Categories: Astronomy

Journal Club – When White Dwarfs Collide


According to Wikipedia, a journal club is a group of individuals who meet regularly to critically evaluate recent articles in scientific literature. Being Universe Today if we occasionally stray into critically evaluating each other’s critical evaluations, that’s OK too. And of course, the first rule of Journal Club is… don’t talk about Journal Club.

So, without further ado – today’s scheduled-for-demolition journal article is about the ongoing problem of figuring out what events precede a Type 1a supernova.

Today’s article:
Dan et al How the merger of two white dwarfs depends on their mass ratio: orbital stability and detonations at contact.

There is growing interest about the nature of the events that precede Type 1a supernovae. We are confident that the progenitor stars of Type 1a supernovae are white dwarfs – but these stars have generally very long lives, making it difficult to identify stars that are potentially on the brink of exploding.

We are also confident that something happens to cause a white dwarf to accumulate extra mass until it reached its Chandrasekhar limit (around 1.4 solar masses, depending on the star’s spin).

For a long time, it had been assumed that a Type 1a supernova probably arose from a binary star system with a white dwarf and another star that had just evolved into a red giant, its outer layers swelling out into the gravitational influence of the white dwarf star, This new material was accreted onto the white dwarf until it hit its Chandrasekhar limit – and then kabloowie.

However, the white-dwarf-red-giant-binary hypothesis is currently falling out of favour. It has always had the problem that any Type 1 supernovae has, by definition, almost no hydrogen absorption lines in its light spectrum – which makes sense for a Type 1a supernovae arising from a hydrogen-expended white dwarf – but then what happened to the new material supposedly donated by a red giant partner (which should have been mostly hydrogen)?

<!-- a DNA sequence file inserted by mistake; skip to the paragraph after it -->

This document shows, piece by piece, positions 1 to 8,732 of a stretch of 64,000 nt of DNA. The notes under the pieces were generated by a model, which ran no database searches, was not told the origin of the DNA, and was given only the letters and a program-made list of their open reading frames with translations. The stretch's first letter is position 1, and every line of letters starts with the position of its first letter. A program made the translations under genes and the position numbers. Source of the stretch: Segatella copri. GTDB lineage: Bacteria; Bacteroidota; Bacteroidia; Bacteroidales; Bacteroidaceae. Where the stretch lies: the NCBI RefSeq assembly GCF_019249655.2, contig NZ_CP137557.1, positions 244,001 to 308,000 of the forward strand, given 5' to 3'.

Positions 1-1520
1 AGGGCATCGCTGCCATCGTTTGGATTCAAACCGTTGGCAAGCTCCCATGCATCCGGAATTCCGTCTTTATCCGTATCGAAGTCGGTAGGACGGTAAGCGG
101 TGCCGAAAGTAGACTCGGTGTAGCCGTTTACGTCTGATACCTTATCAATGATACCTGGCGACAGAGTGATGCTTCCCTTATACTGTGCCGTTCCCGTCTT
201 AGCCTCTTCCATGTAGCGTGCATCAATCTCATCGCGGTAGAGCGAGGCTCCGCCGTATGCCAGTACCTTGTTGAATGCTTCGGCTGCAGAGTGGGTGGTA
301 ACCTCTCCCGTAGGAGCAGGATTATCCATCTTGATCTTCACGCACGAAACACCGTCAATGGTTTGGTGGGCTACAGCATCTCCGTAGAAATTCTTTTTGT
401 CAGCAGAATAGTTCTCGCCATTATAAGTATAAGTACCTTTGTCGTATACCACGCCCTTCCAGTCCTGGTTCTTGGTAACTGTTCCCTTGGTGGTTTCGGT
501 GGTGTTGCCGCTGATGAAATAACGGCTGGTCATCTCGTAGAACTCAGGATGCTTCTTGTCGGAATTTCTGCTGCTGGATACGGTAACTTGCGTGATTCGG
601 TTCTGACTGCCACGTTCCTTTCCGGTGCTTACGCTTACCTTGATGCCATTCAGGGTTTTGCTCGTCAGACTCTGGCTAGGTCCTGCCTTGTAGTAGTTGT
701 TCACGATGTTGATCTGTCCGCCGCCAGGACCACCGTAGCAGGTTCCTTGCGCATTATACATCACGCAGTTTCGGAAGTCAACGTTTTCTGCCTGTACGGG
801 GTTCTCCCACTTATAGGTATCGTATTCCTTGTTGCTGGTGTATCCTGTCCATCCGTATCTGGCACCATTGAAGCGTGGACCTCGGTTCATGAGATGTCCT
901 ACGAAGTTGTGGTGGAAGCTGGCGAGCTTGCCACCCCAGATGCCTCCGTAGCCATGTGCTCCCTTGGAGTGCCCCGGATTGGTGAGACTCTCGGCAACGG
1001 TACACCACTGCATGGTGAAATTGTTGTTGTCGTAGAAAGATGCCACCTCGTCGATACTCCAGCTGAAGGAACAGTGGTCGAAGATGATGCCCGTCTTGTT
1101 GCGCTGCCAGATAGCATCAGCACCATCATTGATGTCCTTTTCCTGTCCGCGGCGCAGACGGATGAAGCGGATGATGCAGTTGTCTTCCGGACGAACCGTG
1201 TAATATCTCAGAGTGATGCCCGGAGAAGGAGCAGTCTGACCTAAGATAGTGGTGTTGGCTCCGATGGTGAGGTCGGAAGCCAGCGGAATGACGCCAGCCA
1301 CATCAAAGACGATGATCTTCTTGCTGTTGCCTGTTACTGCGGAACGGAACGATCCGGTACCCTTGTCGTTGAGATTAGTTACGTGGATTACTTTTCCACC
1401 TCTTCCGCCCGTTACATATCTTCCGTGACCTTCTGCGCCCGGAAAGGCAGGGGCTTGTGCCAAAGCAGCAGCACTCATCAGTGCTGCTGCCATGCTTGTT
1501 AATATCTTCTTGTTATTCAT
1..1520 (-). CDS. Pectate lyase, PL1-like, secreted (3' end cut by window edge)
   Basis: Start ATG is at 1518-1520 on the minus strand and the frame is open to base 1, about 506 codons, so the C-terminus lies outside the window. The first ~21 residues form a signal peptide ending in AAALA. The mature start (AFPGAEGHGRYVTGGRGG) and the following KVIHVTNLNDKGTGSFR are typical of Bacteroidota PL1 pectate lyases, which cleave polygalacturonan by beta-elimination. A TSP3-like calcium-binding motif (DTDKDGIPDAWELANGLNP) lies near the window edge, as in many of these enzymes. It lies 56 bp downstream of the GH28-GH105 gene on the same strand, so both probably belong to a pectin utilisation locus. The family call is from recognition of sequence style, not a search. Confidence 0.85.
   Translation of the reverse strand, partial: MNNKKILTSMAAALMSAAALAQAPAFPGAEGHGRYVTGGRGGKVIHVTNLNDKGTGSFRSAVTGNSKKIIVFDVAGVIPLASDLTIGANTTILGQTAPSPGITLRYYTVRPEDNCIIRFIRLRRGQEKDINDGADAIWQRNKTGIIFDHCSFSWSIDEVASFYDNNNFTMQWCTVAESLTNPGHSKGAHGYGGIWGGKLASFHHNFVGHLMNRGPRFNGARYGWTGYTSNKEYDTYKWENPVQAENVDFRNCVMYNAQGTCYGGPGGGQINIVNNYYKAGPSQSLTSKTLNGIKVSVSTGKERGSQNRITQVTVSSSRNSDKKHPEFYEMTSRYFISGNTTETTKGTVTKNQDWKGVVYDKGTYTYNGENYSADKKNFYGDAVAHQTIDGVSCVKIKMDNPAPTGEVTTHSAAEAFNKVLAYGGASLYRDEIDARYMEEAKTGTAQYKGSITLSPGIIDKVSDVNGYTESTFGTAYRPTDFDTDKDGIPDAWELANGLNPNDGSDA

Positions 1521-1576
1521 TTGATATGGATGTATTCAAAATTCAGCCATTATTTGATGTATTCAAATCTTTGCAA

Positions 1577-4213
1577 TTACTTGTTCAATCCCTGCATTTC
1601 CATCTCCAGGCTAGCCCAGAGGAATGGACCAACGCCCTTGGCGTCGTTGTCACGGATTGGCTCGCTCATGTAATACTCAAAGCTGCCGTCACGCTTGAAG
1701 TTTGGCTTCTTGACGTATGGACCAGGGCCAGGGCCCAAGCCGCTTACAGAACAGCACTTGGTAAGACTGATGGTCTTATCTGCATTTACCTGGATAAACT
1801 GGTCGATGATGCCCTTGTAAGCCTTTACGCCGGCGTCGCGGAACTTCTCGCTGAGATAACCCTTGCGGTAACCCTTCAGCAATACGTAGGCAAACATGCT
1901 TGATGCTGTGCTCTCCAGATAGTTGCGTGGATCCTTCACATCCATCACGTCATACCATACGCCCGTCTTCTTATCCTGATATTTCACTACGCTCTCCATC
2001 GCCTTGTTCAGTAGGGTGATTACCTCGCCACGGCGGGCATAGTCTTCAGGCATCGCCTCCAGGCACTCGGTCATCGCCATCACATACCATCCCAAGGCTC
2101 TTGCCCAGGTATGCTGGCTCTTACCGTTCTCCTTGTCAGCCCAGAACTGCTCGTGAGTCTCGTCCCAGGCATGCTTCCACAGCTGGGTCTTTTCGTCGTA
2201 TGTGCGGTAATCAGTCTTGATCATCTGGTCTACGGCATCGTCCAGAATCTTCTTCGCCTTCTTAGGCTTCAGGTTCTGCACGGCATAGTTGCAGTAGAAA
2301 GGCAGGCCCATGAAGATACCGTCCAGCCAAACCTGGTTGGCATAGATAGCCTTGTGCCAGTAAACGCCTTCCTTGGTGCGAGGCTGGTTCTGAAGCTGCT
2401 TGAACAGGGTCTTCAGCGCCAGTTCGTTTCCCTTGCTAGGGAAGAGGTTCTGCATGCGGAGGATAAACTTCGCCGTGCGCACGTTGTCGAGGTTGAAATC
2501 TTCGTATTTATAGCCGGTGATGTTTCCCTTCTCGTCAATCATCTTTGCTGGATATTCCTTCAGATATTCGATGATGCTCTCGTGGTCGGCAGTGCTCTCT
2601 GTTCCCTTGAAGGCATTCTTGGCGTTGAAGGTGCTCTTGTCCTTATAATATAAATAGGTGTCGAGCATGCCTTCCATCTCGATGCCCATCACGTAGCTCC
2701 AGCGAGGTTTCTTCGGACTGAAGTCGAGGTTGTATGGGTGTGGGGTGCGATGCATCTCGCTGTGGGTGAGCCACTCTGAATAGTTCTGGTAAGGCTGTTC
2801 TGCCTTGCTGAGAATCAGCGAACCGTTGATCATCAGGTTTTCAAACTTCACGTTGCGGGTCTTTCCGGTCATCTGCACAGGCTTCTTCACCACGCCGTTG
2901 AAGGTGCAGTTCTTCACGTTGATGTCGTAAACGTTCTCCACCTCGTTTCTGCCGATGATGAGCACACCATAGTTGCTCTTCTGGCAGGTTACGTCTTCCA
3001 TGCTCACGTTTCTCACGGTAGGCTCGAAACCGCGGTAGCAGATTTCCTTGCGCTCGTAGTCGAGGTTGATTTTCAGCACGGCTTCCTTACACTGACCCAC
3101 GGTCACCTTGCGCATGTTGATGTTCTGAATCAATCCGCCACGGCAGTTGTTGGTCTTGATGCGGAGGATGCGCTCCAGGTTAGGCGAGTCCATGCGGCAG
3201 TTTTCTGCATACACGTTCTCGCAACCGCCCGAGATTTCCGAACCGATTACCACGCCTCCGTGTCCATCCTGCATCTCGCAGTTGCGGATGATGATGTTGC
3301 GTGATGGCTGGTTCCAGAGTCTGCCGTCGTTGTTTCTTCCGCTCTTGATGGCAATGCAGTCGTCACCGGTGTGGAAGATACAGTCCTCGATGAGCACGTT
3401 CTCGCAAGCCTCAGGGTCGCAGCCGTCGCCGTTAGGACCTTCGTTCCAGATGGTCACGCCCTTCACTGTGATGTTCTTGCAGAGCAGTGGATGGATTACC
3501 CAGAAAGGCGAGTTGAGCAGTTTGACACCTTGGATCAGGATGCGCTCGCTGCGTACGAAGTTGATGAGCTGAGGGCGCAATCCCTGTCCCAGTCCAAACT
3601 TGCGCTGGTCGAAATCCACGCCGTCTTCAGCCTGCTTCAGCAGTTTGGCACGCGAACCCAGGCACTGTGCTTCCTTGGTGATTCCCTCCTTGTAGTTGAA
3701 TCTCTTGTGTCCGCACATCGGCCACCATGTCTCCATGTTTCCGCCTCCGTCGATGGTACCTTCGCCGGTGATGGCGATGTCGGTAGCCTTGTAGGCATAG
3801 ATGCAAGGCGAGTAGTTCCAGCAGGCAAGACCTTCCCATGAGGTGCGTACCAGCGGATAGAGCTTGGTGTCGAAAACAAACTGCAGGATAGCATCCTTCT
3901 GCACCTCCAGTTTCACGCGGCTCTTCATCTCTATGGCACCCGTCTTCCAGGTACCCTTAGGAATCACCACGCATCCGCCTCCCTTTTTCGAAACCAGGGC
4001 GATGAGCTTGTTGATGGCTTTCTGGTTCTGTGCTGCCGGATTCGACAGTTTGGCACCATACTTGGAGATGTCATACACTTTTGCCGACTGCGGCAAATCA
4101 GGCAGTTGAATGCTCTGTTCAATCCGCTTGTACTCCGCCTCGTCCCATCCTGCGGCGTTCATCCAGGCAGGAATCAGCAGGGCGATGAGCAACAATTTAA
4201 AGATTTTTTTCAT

Also, the recently discovered Type 1a SN2011fe was observed just as its explosion was commencing, allowing constraints to be placed on the nature of its progenitor system. Apparently there is no way the system could have included something as big as a red giant and so the next most likely cause is the merging (or collision) of two white dwarfs.

Other modelling research has also concluded that the two white dwarf merger scenario maybe statistically more likely to take place than the red giant accretion scenario – since the latter requires a lot of Goldilocks parameters (where everything has to be just right for a Type 1a to eventuate).

This latest paper expands the possible scenarios under which a two white dwarf merger could produce a Type 1a supernovae – and finds a surprising number of variations with respect to mass, chemistry and the orbital proximities of each star. Of course, it is just modelling but it does challenge the current assertion at the relevant Wikipedia entry that white dwarf mergers are a second possible, but much less likely, mechanism for Type 1a supernovae formation.

So – comments? Anyone want to defend the old red-giant-white-dwarf scenario? Does computer modelling count as a form of evidence? Want to suggest an article for the next edition of Journal Club?

Steve Nerlich

Steve Nerlich is a very amateur Australian astronomer, publisher of the Cheap Astronomy website and the weekly Cheap Astronomy Podcasts and one of the team of volunteer explainers at Canberra Deep Space Communications Complex - part of NASA's Deep Space Network.

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